The Tale of Two Emergencies – Indira Gandhi vs Narendra Modi


India is a democratic country. It has less scope for an emergency. The state of emergency can only be declared when there is an external aggression or internal insurgency. There is a scope for a financial emergency. Indira Gandhi enacted emergency in India and many leaders of the opposition were put in the jail.

What followed after the emergency was the shift in power and Janata Party Government came to power. It was the first great political transition in India. But the subsequent election gave a massive verdict in favour of Indira Gandhi and her hold over power remained strong and consolidated. The most draconian year was the year 1975.

In the recent “Man Ki Baat” episode, Narendra Modi remembered “emergency days” and called it a blot on “Indian democracy”. He is right in declaring a blot on Indian democracy. It really was. But what is the locus standi of Narendra Modi to call it a blot? His Government is imposing undeclared unofficial emergency in India.

A young Muslim boy is murdered and thrown out of the running train receives no attention from Narendra Modi, the Prime Minister of “Emergent India”.

He took weeks before responding to growing agitation after Rohith Vemula’s institutional murder and his response was lame. He utters only a couple of words when the people are murdered by the Gau Rakshaks (Cow Vigilantes) and he does nothing to stop “Gau Rakshak Ayog: Commission for Protection of Cows” in the state of UP. He had nothing to say when four Dalit youths in Una were flogged mercilessly. India is facing an emergency and Indian aspirations are sugarcoated by the state-sponsored media.

It is time for PM Modi to concentrate on domestic affairs. The constituency that he tries to address abroad is small except the funds that they can remit to his party; their contribution to the development of India is negligible. Most of them are the beneficiaries of higher education policies in India, but they have not offered anything for the development of India.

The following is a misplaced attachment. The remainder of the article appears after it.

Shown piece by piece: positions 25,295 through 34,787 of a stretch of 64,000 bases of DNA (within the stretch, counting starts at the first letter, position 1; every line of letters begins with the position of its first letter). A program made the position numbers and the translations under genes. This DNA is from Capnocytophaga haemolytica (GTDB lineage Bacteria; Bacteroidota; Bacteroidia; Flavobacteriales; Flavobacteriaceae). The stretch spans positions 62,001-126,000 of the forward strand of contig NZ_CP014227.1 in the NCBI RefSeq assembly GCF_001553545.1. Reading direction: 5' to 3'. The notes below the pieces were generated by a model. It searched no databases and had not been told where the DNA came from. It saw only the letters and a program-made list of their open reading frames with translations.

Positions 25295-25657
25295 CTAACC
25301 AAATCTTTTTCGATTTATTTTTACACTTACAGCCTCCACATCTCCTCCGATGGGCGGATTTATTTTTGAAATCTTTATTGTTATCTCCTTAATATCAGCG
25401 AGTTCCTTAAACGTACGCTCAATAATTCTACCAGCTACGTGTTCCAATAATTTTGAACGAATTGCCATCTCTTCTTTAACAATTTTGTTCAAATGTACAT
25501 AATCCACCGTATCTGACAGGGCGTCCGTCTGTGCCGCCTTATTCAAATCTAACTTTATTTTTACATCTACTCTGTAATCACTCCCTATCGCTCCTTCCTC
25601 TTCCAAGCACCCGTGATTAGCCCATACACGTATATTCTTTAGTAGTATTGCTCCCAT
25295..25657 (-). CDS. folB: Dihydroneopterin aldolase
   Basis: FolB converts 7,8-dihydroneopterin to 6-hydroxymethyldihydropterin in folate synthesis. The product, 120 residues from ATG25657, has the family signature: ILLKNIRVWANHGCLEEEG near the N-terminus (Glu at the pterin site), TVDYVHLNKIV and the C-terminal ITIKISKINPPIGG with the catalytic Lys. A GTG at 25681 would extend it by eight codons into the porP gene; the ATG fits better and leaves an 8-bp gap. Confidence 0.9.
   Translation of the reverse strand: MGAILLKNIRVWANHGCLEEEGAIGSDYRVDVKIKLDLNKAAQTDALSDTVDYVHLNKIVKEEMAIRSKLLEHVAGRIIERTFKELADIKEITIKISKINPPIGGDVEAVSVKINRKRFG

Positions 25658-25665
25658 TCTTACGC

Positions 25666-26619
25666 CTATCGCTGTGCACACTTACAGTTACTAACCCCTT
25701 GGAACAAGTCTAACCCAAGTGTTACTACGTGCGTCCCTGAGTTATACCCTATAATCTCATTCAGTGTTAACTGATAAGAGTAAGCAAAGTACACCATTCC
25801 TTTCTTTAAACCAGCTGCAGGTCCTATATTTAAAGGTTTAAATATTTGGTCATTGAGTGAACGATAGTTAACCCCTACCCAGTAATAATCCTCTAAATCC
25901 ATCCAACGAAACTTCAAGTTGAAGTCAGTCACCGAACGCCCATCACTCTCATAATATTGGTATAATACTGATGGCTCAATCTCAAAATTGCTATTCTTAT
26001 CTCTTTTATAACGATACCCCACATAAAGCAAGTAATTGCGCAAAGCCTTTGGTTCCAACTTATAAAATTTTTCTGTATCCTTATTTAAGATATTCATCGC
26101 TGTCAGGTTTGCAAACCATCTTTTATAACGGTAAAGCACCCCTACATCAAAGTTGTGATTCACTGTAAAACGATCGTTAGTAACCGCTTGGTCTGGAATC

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External affairs managed by the RSS/BJP Government have been given more precedence over the domestic affairs. There is an undeclared emergency and it is destroying the soft and tender fabric of Indian democracy. It must be stopped. The social movements and strong opposition parties can stall further degradation of Indian democracy. If democracy perishes, India perishes.

Modi should give lessons in history to India’s citizens. He is doing a right thing by commenting on threats to democracy. He owes it much to democracy for without democracy “the Chaiwala” could not become the most powerful man in this country. But he is mistaking power with democracy. It is the power that must be brought in the service of democracy, and not the other way round.

His claims sound hollow and hypocritical when he does nothing to strengthen democracy in India. India needs mindful politics that transforms the divisive forces into unifying forces. India needs political and policy interventions which heal the communities and make them feel one and united. As he reflects on emergency under Indira Gandhi, he should mull over his regime, his Man Ki Baat will have no meaning if he does not tread what he preaches.

Author – Mangesh Dahiwale, Human Rights Activist

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